by A. F. Atkinson. 
July 17 John Ashern, of Niagara, and Elizabeth Yeo, of Niagara; witnesses: Robert Collins, 

Elizabeth Collins: by Rev. George M. Armstrong. 
Nov. 29 John Wolfe, Township of Grantham, and Jane Balfour, Township of Grantham; 

witnesses: Thomas Furlong, Jane Read, John A. Mulock: by A. F. Atkinson. 


Dec. 5 John Ashby, Private in H. M. 3rd Batt. Incorporated Militia, St. Catharines, and 

Catharine Ryan, St. Catharines; witnesses: Charles Wilcox, Charlotte Hunt, 

Samuel Workman; by A. F. Atkinson. 
Dec. 28 John Botham, Corporal in H. M. srd Batt. Incorporated Militia, St. Catharines, 

and Catharine Johnson, St. Catharines; witnesses: Charles Wilcox, Eliza Roberts, 

John A. Mulock; by A. F. Atkinson. 

Apr. 20 Michael Boyle, Port Robinson, and Margaret Smyth, Township of Grantham; wit 

nesses: Richard M. Boyle, A. K. Boomer, George Forbes, Stephen Boyle; by A. 

F. Atkinson. 
May 20 William Greenwood, St Catharines, and Eleanor Stowell, St. Catharines; witnesses: 

Josiah Holmes, John Hudson, Thomas Clapham, John A. Mulock; by A. F. Atkin-, 

Sept. 5 George Offspring, Township of Grantham, and Elisabeth O Neil, Township of Gran 

tham; witnesses: Thomas O Neil, John Murphy, Isabella Smith; by A. F. Atkin 

Nov. 15 William Atkinson, St. Catharines, and Isabella Franklin, St. Catharines; witnesses: 

Edward Tyrrell, Catharine Clark, George A. Clark, George M. Armstrong; by A. 

F. Atkinson. 
Nov. 15 Angus Cooke, junr., Township of Grantham, and Margaret Hosteler, Township of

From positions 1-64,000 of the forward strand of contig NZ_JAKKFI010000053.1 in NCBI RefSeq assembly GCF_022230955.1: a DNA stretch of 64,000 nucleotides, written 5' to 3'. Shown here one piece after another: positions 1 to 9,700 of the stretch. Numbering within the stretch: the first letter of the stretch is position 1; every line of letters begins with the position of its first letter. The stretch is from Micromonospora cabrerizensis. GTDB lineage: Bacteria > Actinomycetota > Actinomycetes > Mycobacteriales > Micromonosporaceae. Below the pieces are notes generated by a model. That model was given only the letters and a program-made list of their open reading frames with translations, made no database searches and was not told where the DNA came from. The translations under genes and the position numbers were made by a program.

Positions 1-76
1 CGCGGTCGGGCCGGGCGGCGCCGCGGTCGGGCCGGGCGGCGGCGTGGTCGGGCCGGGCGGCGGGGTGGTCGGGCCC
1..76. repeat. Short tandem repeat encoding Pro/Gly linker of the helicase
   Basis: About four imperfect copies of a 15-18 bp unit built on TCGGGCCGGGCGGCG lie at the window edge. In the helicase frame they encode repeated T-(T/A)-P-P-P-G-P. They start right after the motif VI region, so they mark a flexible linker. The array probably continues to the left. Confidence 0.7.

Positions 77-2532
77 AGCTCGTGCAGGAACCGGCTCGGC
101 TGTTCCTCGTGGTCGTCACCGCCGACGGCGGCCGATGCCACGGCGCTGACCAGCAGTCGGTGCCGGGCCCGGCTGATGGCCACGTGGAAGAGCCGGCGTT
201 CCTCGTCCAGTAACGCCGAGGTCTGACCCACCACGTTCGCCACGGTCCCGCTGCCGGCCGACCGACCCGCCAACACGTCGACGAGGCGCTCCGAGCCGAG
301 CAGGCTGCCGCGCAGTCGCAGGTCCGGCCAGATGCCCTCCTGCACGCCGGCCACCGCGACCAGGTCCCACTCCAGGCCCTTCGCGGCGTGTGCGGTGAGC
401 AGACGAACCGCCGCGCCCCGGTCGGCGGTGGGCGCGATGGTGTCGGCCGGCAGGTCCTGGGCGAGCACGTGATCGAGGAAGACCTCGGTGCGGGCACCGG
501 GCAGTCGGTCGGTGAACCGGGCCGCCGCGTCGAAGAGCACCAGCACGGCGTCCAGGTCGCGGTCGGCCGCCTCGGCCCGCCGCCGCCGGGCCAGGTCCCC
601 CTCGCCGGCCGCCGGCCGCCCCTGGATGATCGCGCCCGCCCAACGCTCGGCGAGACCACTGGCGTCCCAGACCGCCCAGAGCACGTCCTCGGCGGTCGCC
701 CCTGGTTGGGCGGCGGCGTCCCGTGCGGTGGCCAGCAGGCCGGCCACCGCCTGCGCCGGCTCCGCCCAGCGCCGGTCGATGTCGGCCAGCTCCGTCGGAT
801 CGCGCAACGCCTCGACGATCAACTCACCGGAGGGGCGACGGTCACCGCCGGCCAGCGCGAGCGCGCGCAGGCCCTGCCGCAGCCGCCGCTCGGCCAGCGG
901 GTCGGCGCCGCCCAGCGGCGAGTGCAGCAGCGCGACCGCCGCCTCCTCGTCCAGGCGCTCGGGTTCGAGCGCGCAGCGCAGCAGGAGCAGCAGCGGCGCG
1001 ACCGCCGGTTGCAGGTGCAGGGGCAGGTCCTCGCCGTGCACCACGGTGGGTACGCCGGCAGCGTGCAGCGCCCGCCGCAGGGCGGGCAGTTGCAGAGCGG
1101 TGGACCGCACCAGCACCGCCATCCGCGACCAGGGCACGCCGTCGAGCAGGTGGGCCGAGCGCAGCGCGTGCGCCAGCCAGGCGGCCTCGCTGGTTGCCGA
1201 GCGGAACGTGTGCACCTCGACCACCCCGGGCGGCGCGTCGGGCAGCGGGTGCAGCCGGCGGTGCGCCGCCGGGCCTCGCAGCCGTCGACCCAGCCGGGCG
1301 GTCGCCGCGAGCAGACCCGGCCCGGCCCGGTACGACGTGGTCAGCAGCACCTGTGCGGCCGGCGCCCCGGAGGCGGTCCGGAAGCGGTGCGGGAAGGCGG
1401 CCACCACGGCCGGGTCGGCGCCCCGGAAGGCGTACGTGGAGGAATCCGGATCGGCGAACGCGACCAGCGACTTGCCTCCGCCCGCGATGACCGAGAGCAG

Grantham; witnesses: John McCulloch, Angus Cooke, senr., Elisabeth Hosteter; 

by George M. Armstrong. 

Jan. 21 Chichester Moore, St. Catharines, and Sarah Harris, St. Catharines; witnesses: 

James Harris, Robert Wyatt, Mary Ann Harris; by A. F. Atkinson. 
Jan. 25 George Gamble, St. Catharines, and Mary Ann Harding, St. Catharines; witnesses: 

James Neil, Camelia Neil, James Galbraith; by A. F. Atkinson. 
Feb. 22 William Servos, junr., Township of Grantham, and Elisabeth Hosteter, Township of 

Grantham; witnesses: P. C. Servos, Margaret Hosteter, D. K. Servos, William N. 

Ball; by George M. Armstrong. 
Mar. i James Buchanan, St. Catharines, Mary Anne Shelters, Township of Humberstone; 

witnesses: A. K. Boomer, Richard Forrest; by A. F. Atkinson. 
Apr. ii Thomas Wilson, St. Catharines, and Catharine Sexsmith, St. Catharines; witnesses: 

George Sexsmith, George Forbes, Sarah Sexsmith; by A. F. Atkinson. 
June 4 Bernard Foley, Attorney at Law, St. Catharines, and F rances Eliza Arnold, St.